Successful career development is more than doing a good job. Dressing for success, business writing skills, career networking – all are vitally important.
Business Management Daily’s succinct, workplace-tested career advice is designed to help you position yourself to succeed in your chosen field.
“The last sentence of an e-mail is like the last words of a phone call,” says Lynn Gaertner-Johnston, author of the “Business Writing” blog. So sign off with a courteous closing that suits the communication. A few examples:
Sometimes, it seems that persuading the boss—or anyone—to let you try your great idea is more difficult than ... well, just about anything. So, we asked three successful admins for their best tips on steering the boss toward agreement. Here they are:
Nearly 95% of consumers say free content is a major factor in helping them decide with whom they will do business, according to a recent ChiefMarketer.com
study. So think about developing some free content for your site.
Each month, AdminProToday.com assembles a digestible collection of 1-minute strategies that help you save time and stress. Below are the 8 most recent time-saving tips:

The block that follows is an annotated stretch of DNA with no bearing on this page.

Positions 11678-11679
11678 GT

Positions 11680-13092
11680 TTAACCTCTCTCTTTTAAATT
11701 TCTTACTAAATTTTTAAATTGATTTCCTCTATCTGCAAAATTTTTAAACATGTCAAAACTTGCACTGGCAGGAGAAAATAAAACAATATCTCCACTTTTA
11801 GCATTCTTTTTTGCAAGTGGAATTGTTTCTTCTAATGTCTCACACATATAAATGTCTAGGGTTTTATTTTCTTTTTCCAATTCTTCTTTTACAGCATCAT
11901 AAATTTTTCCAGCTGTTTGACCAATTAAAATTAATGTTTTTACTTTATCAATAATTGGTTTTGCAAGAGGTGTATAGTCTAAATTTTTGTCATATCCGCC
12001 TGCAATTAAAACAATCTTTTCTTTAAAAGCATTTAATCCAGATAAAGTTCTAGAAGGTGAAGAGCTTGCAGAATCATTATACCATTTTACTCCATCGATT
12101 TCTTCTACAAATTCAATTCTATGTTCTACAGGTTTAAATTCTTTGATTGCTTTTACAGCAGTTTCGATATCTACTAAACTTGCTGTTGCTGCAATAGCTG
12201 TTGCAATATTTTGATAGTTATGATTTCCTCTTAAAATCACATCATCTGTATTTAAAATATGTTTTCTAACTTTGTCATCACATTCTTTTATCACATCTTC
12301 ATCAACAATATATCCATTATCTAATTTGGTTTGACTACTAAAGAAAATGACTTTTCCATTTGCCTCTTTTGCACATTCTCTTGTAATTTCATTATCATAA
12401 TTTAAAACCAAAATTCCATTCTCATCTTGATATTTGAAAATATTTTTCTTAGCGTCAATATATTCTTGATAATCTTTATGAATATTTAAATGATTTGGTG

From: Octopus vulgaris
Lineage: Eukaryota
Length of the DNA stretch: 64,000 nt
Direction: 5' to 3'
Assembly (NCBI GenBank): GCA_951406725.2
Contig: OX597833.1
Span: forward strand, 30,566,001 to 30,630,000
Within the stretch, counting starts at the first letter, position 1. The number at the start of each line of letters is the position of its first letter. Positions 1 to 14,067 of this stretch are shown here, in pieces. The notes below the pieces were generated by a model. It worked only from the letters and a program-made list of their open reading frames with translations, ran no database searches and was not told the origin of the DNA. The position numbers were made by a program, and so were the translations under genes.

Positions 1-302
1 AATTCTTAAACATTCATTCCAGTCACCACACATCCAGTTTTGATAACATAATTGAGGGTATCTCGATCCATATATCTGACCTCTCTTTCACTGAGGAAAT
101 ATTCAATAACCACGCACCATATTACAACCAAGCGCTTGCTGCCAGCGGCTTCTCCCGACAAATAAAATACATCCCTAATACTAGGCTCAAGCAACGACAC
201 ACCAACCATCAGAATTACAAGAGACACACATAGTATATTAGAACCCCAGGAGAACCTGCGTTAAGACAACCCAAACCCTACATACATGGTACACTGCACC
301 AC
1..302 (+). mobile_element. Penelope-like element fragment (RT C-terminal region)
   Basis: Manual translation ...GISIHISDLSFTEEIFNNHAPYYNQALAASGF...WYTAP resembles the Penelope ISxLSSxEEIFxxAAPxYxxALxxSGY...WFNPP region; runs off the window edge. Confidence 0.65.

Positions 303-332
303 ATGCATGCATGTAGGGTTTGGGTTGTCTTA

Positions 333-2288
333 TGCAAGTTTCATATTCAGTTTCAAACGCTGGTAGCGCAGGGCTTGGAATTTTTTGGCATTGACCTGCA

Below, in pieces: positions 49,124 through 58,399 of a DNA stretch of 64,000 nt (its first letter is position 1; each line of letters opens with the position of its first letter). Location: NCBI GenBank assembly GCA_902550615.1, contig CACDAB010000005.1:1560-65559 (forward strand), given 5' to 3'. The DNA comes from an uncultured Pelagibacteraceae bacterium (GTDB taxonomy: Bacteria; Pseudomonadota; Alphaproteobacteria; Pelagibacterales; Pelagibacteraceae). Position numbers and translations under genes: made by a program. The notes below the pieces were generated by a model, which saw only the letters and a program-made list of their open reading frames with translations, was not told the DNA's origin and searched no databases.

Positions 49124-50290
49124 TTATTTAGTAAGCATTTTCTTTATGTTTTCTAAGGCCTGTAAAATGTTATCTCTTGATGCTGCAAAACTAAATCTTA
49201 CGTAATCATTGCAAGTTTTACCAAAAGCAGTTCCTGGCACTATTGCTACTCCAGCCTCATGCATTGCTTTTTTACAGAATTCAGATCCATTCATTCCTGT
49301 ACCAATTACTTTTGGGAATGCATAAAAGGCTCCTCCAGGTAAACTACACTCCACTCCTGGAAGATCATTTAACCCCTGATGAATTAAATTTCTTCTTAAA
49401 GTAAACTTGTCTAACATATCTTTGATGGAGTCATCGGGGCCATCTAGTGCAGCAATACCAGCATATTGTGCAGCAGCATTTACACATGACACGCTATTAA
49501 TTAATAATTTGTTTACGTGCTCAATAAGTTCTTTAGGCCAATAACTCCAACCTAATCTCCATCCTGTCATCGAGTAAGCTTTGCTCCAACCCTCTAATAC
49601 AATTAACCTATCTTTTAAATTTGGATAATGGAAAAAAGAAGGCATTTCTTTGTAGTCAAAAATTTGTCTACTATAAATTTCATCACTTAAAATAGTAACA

Strip formatting from a Word document ... Work toward a big health goal one text at a time ... Make clutter disappear by turning each piece of paper into an action item in your planner ... Avoid information overload—and save time—by asking a specific, “micro” question ... Connect with people who want your cast-offs ...
I’ve long preached that employees should not enjoy an expectation of privacy in information they voluntarily place on the Internet, including social networks like Facebook. Now according to one federal court in Indiana, it is also fair game for employers to use social networking information when they have to defend against harassment and discrimination lawsuits.
What makes the Internet useful is also what makes it so undeniably distracting: There’s no end to what you can find online. Luckily, a few browser add-ons that work with Firefox can help make web surfers more productive (all available at addons.mozilla.org).
A reader recently wrote asking about the usage of “per.” It’s common to see sentences such as: “I’ve attached a copy of the contract, per your request.” Some reference books point out that “per” is correctly used to mean “by the,” as in “per hour.” And other guides recommend using more familiar English words.
Q. Is it OK for me to consider information about a job applicant that I learn by using Google, viewing Facebook pages and reviewing Twitter feeds?
You want to improve teamwork. So you reward group performance, praise any signs of collaboration and prod loners to become joiners. That’s a good start, but why stop there?